• ior-easy-write:            38.687956 GiB/s         time: 346.296 seconds
  • mdtest-easy-write:      381.627554 kIOPS     time: 435.799 seconds
  • ior-hard-write:            7.424557 GiB/s           time: 391.666 seconds
  • mdtest-hard-write:      157.793821 kIOPS     time: 428.967 seconds
  • find:                            276.135728 kIOPS     time: 845.487 seconds
  • ior-easy-read:              32.216002 GiB/s         time: 415.812 seconds
  • mdtest-easy-stat:         236.416785 kIOPS     time: 702.827 seconds
  • ior-hard-read:              6.685864 GiB/s           time: 434.946 seconds
  • mdtest-hard-stat:         227.684156 kIOPS     time: 297.614 seconds
  • mdtest-easy-delete:     151.984559 kIOPS     time: 1094.312 seconds
  • mdtest-hard-read:        211.442229 kIOPS     time: 320.404 seconds
  • mdtest-hard-delete:1   33.868635 kIOPS       time: 526.874 seconds

 IO500 Score

  • Bandwidth: 15.771351 GiB/s
  • IOPS: 210.470718 kiops
  • TOTAL: 57.614299

From our point of view, these results are quite competitive. You can judge for yourself by viewing the IO500 results featured on the main page of the IO500 web site


Not long ago, distributed storage and large compute clusters were the province of the data center and were known for being slow to deploy, expensive and inflexible, which presented large challenges to even well-staffed and funded data centers. As we have shown in this blog, the advent of technologies like DAOS, IBM Cloud and Terraform are rapidly putting that behind us. They point to a future of quickly deployable, flexible, economical, and highly performant HPC. We hope you will consider making this journey with DAOS and IBM Cloud. Please visit the DAOS on IBM Cloud automation repository and see how easy it is to get started building your own DAOS compute cluster on IBM Cloud.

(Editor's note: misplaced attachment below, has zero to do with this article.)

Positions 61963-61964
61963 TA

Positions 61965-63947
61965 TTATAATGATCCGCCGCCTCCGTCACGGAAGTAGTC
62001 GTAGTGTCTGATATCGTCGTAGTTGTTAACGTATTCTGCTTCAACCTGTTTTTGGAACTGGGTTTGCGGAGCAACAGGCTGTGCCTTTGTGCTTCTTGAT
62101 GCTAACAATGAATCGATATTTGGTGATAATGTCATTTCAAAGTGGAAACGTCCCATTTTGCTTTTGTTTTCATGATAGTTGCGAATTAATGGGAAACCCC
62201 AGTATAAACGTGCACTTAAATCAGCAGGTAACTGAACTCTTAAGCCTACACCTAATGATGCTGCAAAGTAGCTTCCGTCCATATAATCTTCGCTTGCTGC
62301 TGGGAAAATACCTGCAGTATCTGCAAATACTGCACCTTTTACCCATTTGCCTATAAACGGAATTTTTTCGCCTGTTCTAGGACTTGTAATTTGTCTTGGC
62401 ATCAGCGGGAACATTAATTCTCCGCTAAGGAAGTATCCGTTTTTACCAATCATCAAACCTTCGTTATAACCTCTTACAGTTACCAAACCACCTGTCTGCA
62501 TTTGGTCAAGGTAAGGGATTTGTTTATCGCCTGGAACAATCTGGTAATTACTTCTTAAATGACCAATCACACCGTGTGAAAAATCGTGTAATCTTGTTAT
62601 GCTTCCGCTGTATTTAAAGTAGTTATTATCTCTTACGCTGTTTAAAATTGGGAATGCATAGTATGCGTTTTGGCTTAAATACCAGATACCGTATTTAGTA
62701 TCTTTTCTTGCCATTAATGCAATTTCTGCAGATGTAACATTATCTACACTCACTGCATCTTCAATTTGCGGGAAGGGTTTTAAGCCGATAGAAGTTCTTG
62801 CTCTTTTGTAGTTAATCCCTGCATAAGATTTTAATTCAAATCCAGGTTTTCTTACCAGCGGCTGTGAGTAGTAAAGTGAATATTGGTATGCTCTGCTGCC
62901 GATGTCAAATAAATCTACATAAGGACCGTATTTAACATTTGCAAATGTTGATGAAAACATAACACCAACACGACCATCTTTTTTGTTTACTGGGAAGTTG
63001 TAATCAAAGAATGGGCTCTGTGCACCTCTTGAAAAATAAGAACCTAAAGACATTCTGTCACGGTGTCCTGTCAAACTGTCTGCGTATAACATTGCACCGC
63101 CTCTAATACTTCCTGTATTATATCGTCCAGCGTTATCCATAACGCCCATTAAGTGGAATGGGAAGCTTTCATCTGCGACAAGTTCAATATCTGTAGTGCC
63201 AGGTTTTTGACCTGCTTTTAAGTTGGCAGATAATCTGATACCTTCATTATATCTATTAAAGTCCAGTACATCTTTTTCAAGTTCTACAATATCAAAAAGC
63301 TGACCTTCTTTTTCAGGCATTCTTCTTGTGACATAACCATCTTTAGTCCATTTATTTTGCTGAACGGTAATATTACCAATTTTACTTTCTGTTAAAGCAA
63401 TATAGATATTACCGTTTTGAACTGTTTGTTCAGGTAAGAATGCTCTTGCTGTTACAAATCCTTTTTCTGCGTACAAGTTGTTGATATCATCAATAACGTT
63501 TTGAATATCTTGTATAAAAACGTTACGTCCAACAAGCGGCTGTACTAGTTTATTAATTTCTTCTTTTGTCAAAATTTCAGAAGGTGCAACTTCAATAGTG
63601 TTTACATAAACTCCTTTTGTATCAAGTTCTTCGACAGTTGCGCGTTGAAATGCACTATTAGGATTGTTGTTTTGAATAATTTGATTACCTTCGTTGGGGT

Was this article helpful?

More from Cloud

Enhance your data security posture with a no-code approach to application-level encryption

4 min read - Data is the lifeblood of every organization. As your organization’s data footprint expands across the clouds and between your own business lines to drive value, it is essential to secure data at all stages of the cloud adoption and throughout the data lifecycle. While there are different mechanisms available to encrypt data throughout its lifecycle (in transit, at rest and in use), application-level encryption (ALE) provides an additional layer of protection by encrypting data at its source. ALE can enhance…

Attention new clients: exciting financial incentives for VMware Cloud Foundation on IBM Cloud

4 min read - New client specials: Get up to 50% off when you commit to a 1- or 3-year term contract on new VCF-as-a-Service offerings, plus an additional value of up to USD 200K in credits through 30 June 2025 when you migrate your VMware workloads to IBM Cloud®.1 Low starting prices: On-demand VCF-as-a-Service deployments begin under USD 200 per month.2 The IBM Cloud benefit: See the potential for a 201%3 return on investment (ROI) over 3 years with reduced downtime, cost and…

The history of the central processing unit (CPU)

10 min read - The central processing unit (CPU) is the computer’s brain. It handles the assignment and processing of tasks, in addition to functions that make a computer run. There’s no way to overstate the importance of the CPU to computing. Virtually all computer systems contain, at the least, some type of basic CPU. Regardless of whether they’re used in personal computers (PCs), laptops, tablets, smartphones or even in supercomputers whose output is so strong it must be measured in floating-point operations per…

IBM Newsletters

Get our newsletters and topic updates that deliver the latest thought leadership and insights on emerging trends.
Subscribe now More newsletters